THIEVES (thys), (Is. i:23; Luke xxii:52; Mark xv:27; Matt. xxvii:38, 44). See THEFT; THIEF. THIGH (thi), (Heb. 1::,yaw-rake'; Gr. wp6s, may-ros'), the part of the human body between the knee and the trunk.
It occurs in Gen. xxxii :25, 31, 32; Judg. 16, 21; Ps. xlv :3; Cant. iii :8. Putting the hand under the thigh appears to have been a very an cient custom, upon occasion of taking an oath to any one. Abraham required this of the oldest servant of his house, when he made him swear that he would not take a wife for Isaac of the daughters of the Canaanites (Gen. xxiv :2-9). Ja cob required it of his son Joseph, when he bound him by oath not to bury him in Egypt, but with his fathers in the land of Canaan (xlvii :29-3x). The origin, form, and import of this ceremony in taking an oath, are very doubtful.
A curse pronounced upon an unfaithful wife was that her thigh should rot (Num. v :21).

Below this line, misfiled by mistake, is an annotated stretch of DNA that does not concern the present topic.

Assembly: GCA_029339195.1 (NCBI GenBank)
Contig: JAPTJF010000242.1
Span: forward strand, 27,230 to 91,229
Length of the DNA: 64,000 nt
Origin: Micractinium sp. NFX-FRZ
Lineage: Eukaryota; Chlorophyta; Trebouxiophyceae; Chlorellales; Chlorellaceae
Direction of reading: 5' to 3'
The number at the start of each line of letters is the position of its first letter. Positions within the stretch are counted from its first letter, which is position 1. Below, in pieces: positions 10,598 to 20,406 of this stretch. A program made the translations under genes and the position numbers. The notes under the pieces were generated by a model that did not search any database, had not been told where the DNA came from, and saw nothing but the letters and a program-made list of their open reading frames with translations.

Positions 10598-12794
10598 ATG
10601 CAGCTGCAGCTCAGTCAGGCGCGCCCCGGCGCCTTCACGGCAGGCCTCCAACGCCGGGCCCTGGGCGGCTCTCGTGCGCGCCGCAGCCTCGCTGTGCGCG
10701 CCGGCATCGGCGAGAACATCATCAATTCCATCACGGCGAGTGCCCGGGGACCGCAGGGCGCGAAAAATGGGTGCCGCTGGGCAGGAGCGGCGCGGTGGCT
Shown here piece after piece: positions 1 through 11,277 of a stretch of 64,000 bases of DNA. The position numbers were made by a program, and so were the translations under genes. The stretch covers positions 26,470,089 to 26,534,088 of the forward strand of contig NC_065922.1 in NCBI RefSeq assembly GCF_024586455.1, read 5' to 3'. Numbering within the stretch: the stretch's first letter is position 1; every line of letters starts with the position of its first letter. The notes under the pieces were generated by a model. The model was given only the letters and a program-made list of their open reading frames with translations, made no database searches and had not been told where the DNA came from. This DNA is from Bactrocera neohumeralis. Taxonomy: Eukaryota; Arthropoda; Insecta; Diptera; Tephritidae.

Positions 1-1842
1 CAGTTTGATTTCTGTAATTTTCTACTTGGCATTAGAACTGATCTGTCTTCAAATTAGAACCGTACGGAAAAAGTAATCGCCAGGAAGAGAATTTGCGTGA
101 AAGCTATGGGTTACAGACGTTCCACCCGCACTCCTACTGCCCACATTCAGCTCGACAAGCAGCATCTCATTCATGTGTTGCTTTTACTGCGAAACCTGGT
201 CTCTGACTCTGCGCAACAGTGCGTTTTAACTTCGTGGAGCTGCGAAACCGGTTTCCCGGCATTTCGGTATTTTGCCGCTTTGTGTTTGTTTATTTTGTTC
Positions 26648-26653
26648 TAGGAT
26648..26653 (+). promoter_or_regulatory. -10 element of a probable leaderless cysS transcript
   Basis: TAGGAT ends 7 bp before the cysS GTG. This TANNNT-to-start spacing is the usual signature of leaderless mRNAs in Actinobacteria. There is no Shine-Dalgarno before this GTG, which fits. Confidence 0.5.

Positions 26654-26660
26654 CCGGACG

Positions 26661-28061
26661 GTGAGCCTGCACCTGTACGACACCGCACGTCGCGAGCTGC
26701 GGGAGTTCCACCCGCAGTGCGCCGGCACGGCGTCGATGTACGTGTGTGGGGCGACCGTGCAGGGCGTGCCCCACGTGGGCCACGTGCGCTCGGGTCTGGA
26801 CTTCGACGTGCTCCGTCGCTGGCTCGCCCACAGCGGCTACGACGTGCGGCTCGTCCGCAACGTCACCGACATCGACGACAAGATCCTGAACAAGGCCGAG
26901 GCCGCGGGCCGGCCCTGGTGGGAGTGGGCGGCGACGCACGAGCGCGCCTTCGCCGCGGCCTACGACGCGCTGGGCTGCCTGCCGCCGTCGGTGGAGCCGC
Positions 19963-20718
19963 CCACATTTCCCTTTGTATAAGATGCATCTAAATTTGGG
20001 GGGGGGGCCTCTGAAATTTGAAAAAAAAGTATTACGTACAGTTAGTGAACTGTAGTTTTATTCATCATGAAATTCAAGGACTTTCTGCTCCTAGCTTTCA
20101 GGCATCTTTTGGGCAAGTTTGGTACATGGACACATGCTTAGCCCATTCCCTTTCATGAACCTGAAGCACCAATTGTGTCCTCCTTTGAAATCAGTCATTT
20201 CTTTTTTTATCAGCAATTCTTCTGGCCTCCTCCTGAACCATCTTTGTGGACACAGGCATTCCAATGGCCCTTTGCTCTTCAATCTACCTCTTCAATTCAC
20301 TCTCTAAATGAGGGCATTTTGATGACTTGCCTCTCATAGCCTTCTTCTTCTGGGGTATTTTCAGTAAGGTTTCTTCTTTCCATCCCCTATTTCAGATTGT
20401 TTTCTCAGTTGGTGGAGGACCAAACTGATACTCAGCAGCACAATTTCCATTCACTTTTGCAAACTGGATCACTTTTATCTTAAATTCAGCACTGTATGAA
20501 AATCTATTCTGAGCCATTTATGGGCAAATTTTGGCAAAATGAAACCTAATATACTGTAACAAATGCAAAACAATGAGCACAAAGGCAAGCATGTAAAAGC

Figurative. (1) To smite "hip and thigh" was expressive of cruel slaughter (Judg. xv :8). (a) To uncover the thigh was the symbol of feminine immodesty (Is. xlvii :2). (3) Smiting on the thigh denotes penitence (Jer. xxxi:x9), grief, and mourning (Ezek. xxi :12). (4) To have a name written on the thigh, imports that the person's fame and victory are publicly known, and shall be marked in his spiritual seed (Rev. xix:i6). (5) The rulers and great men of Ju dah, in which the strength of the nation consisted, are the thigh and shoulder of flesh put into Je rusalem, the boiling pot of God's judgments, to be destroyed (Ezek. xxiv :4). (6) The tw'o brazen thighs of Nebuchadnezzar's visionary im age, denote the two powerful kingdoms of Egypt and Syria, into which the belly-like empire of Alex ander was divided after his death (Dan. ii:32).